http://www.amazon.com/-/e/B00HEV2UEW

10 Criteria for Joining #Online #Groups/#Communities for #Writers

10 Criteria for Joining #Online #Groups/#Communities for #Writers

What is the value of social networks in easing the loneliness of the solo writer? How do online groups/communities provide opportunities for sharing ideas? How do today’s writers, especially for those newly published or about to seek options in publication, benefit from building communities of virtual friends?

There are now thousands of online groups/communities a writer can join. Some are only available via membership in existing social media sites, such as Goodreads, Facebook, LinkedIn or Google+. Others are stand-alone groups that have their own websites and memberships but may also host a page on any of the other social media sites to attract and inform potential members and continue to post info to members regularly.

Then, there are the groups, chat rooms or fora one can join, lurk on and/or contribute to on Yahoo, KindleBoards, Smashwords, Bublish, Authonomy, Jukepop Serial, Wattpad, and probably hundreds more, Add to that specific professional sites’ groups, such as Romance Writers of America, Science Fiction Writers of America, Mystery Writers of America, etc., plus international groups and marketing sites and it makes one’s head spin.

If you are a blogger as well as a fiction writer, if you are a new and/or indie pub author or just one of millions who has no outside PR firm hired to market your books, you NEED groups/communities to get your “brand” known, find readers, attract followers and fans, get “pingbacks,” improve your ALEXA rating, your KLOUT or SNAP scores, get a Google Page Ranking for your website….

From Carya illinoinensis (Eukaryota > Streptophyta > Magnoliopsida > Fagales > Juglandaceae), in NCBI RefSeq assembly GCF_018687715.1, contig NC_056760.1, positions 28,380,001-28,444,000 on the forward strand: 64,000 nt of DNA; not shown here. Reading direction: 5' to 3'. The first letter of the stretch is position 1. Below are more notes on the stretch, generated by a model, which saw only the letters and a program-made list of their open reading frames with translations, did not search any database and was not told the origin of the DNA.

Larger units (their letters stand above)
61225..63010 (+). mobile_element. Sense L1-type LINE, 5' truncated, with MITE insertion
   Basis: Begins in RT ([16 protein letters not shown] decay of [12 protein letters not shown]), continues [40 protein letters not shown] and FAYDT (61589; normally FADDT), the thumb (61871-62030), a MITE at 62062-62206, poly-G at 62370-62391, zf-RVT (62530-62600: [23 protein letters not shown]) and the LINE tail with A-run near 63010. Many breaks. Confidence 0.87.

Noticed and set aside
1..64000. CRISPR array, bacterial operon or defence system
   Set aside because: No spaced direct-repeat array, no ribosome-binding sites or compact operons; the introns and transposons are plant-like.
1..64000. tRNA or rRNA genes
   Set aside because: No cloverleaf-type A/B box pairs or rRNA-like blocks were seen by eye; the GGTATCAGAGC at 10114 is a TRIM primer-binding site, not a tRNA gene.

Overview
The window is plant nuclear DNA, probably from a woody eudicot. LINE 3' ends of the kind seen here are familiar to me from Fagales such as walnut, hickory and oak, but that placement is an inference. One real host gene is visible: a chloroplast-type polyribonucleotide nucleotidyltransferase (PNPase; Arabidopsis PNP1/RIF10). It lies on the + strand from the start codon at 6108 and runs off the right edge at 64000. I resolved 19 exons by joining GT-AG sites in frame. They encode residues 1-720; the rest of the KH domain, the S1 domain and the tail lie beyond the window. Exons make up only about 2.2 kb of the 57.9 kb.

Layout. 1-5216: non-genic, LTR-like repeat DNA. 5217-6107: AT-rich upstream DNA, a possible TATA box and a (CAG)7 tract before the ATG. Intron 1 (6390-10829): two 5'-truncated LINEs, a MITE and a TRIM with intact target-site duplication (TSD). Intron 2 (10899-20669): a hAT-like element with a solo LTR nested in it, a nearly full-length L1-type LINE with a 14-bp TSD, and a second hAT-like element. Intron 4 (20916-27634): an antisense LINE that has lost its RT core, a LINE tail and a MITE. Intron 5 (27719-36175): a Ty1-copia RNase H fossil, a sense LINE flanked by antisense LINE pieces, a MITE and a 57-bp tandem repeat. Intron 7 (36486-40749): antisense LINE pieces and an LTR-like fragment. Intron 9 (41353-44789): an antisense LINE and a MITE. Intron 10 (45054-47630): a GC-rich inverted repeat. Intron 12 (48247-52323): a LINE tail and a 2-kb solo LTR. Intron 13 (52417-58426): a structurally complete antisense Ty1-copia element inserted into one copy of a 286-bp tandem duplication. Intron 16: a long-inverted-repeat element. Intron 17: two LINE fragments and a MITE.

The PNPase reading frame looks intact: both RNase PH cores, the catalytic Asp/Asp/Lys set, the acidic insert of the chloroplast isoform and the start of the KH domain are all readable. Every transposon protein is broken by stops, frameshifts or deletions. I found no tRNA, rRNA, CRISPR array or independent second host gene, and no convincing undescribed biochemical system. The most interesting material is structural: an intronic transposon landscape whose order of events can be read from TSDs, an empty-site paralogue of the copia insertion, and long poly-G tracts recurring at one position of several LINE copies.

Don’t you?

How does a busy writer wade through all these opportunities to decide where to plant one’s online presence “flag” and still have time to write? The discerning writer who actually wants to protect your time and keep writing while marketing effectively can use these 10 criteria to choose your online memberships.

10 Criteria for Joining #Online #Groups/#Communities for #Writers

Join-us-banner

image from: http://www.tabularasa.com.au

DECIDE whether or not to:

1. PAY or stick with FREE memberships?
Some groups are free; some start out free or have a free level but change into/have paid memberships that provide additional services or opportunities to those who pay. If you have an unlimited budget or find yourself drawn to one or more of these groups and can afford it, go ahead and become a paid (upper-level) member. Some of these groups’ upper levels really do offer services to authors that are useful; some just say they do but when you read carefully, the “services” are not much more than occasional tweets.

Beware of those that over-promise, do not deliver, or are vague about what paid membership avails members of before paying. Research them: search for the group’s hashtag or tweet handle and then privately message someone [not the leader] about specific ways that being a paid member benefits him/her.

So far, the most I have paid to “belong” to any group or purchase any “marketing” service was $15 and it wasn’t worthwhile. If you do join a group and pay your fees or dues, make sure you’re getting what you pay for and only renew if it’s worth it: no automatic renewals!

pay dues

2. Participate in “review swaps”?
As a newbie desperate for reviews for seemingly invisible books, I found these groups to be so tempting. They seemed so supportive. They offer REVIEWS, sometimes in great quantity, sometimes with rankings and votes as well. But, free or not, these review “exchanges” come with several “prices,” and I personally decided the prices were too high.